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Old 01-29-2008, 07:54 PM   #1
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Tinting/re-coloring grout


We just put down kitchen floor tile and grout a week ago. We wanted to wait the 72 hours as recommended after putting in the grout. Upon returning after that 72 hours, we discovered that we had lost power and all the freezer's ice had melted out onto the newly-laid tile, all over the grout. It changed the grout from a light brown to white-white. So I added a very thin layer of the original light-brown grout over top the white-white grout to try to change the grout color back to the original. It didn't work.

How hard is it to re-color grout? Our tiles are off-white. How much problem is there with the grout color going onto the tile and permanently staining it? We sure aren't happy with the grout color in the kitchen (half are white-white, half are light brown), but with the money we've invested in the tiles, we sure don't want to color the tiles a different color.

Any ideas?

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Old 01-30-2008, 12:44 PM   #2
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Tinting/re-coloring grout


What type of tiles are these? Ceramic, or a natural stone product. If it's normal floor tile (not a natural stone) then they should be all sealed up and impervious to the grout.

IMO, don't mess around with trying to "recolor" that grout. Just scrape out the damaged areas, and regrout.

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Old 01-30-2008, 02:43 PM   #3
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Jeeeeeez!!! Let's not move so fast - that's what's got you in the fix your in now.

That white is minerals from the water and could have been easily cleaned up with white vinegar and water, now it's anybodies guess what's going on.

Try the vinegar and water first before you go off the deep end and start taking things apart.
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Old 01-30-2008, 03:23 PM   #4
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Tinting/re-coloring grout


Nate: This is porcelain tile. So you would scrape the grout?

Bud: I really didn't think I was moving too fast with these tile steps. I've been following timelines as shown on the back of these products. It's just that this unfortunate incident of the refrigerator losing electric and melting ice all over the floor happened just before the 72-hour wait before applying the grout was up. As far as this white vinegar and water that you mention, how should this be applied? Should I clean the grout with a 50% white vinegar and 50% water solution, OR should I clean with 100% white vinegar and then rinse with the water? I think I'll give that a try (find a white spot in the corner) before I try scraping as it sounds the easier of the two options.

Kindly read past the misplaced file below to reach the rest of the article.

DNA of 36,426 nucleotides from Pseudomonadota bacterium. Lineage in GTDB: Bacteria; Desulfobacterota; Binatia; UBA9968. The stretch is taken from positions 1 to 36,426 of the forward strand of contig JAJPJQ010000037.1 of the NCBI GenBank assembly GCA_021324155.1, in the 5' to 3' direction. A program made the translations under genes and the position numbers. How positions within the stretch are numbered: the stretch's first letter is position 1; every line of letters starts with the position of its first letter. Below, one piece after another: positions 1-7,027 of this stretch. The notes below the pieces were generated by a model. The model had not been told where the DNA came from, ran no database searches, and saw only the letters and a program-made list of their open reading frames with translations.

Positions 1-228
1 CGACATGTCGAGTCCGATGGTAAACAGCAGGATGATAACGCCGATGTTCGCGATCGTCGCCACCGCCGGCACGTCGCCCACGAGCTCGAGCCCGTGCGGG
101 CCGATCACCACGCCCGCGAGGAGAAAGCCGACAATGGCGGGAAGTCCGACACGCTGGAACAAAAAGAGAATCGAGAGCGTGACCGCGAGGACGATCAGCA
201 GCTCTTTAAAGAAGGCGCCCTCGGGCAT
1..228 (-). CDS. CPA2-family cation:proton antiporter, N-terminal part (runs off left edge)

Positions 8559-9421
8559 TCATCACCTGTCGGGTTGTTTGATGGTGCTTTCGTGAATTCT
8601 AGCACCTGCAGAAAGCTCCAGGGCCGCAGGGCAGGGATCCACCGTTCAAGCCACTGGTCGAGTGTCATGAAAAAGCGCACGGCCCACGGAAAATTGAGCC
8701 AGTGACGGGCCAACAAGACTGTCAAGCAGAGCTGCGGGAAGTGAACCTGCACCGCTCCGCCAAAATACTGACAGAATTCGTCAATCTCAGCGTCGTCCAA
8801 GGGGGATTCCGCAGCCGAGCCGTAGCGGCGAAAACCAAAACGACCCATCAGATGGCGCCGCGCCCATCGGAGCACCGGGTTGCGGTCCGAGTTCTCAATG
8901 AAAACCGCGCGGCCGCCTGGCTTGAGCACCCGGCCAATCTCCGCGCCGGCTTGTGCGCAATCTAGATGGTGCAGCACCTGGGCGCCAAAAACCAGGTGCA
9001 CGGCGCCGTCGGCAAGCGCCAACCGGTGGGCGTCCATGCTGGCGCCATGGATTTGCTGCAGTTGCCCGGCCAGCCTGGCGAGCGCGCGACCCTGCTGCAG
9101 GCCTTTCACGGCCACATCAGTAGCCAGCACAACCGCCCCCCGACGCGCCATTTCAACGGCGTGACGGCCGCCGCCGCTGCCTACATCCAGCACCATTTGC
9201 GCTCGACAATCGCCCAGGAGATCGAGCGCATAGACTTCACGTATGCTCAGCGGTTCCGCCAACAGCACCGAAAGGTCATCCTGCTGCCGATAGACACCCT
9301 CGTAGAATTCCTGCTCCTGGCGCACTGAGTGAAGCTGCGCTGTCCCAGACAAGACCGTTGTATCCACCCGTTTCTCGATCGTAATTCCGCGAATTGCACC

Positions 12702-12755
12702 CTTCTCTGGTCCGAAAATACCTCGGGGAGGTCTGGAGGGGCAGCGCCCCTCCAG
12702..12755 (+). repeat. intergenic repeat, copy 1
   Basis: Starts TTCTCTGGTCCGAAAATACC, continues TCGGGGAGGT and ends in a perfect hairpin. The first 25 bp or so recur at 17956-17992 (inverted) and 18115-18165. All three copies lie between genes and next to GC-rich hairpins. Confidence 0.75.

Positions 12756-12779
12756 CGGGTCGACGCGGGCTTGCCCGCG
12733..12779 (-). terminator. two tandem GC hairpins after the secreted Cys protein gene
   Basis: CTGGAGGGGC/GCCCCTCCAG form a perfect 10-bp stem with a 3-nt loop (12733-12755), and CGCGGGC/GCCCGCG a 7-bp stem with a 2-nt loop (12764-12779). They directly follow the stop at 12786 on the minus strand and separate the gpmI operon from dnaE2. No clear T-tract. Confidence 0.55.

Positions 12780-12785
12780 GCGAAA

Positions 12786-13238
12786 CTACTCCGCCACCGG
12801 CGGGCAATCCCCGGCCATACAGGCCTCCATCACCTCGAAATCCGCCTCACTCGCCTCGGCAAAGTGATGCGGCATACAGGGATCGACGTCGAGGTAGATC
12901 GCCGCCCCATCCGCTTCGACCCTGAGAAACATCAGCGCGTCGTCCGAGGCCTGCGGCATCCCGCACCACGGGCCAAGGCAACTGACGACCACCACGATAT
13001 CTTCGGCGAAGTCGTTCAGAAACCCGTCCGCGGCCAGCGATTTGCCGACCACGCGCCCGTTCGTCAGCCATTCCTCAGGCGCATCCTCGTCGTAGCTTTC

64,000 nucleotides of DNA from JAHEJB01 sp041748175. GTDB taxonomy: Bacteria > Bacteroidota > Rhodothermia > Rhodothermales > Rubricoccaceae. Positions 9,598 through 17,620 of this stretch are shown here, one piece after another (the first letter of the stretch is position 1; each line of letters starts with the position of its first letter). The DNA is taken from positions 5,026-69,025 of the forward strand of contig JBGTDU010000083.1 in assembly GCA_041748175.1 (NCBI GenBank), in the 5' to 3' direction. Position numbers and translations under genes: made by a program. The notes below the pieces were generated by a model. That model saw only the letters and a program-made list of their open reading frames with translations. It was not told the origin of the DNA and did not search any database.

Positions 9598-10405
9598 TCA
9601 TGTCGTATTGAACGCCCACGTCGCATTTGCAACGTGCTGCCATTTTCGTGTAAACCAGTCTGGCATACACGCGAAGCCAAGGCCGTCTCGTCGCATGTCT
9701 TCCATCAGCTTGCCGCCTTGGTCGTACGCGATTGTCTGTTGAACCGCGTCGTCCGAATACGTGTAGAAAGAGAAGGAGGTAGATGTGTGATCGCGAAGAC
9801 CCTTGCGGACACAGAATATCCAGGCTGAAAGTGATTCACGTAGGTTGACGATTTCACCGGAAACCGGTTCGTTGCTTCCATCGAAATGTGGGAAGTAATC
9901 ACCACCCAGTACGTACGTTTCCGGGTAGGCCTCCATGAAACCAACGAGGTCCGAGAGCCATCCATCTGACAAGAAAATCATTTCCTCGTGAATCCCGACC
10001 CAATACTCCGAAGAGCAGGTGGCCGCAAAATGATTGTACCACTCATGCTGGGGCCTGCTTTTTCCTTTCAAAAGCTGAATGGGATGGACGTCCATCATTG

I look forward to your responses. I really appreciate your trying to help me out.
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Old 01-30-2008, 04:52 PM   #5
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If you immediately begin to remove the grout without trying some other remedies first then THAT'S MOVING TOO FAST.


I would mix white vinegar and warm water 50/50. Use a soft brush to scrub the white areas. Some of the liquid is likely to penetrate into the grout, that's a good thing to a point. Straight vinegar will also penetrate but linger longer and your house will be smelling like a salad for days.

The time lines don't mean that much and they aren't critical. If this had happened six weeks down the road from now you would still have the white grout to deal with.

Try this and if it doesn't work we'll do something else. I hate to see you have to remove that grout if it isn't completely necessary.
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Old 01-30-2008, 05:13 PM   #6
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Tinting/re-coloring grout


Thanks, Bud, for the suggestion. I will do that when I head over there tomorrow after work. I'll post how it worked out. Will I see instant results after scrubbing the grout with vinegar and water? Or will it take a while to work? So would you use 100% vinegar? I don't mind using 100% vinegar if that'll fix the problem quicker as we're still in our other home while we're trying to sell it. Besides, the vinegar smell will match the vinegar smell coming from our carpet where I was trying to treat a stain with peroxide (I don't know why that carpet (berber?) smells like vinegar now). Gotta love fixer-uppers! It's been quite an experience!
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Old 02-02-2008, 08:34 PM   #7
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Bud, thanks for your suggestion to try the white vinegar/water combo. After 2 applications, it got rid of the white-white covering that appeared when the water ran over the grout. The grout is now sealed (we applied 2 coats), and the grout now looks great (and it's protected, too!). Which now makes all the money, time, and aggravation it took to lay the porcelain tile down all worth it.

We have 3 more bathrooms to tile. We'll definitely be back to this forum.

This site is the best.

Thanks again.
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Old 02-02-2008, 11:59 PM   #8
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Glad it worked out for you and we could save you some money and extra work. I'll tell you where to send my check later.

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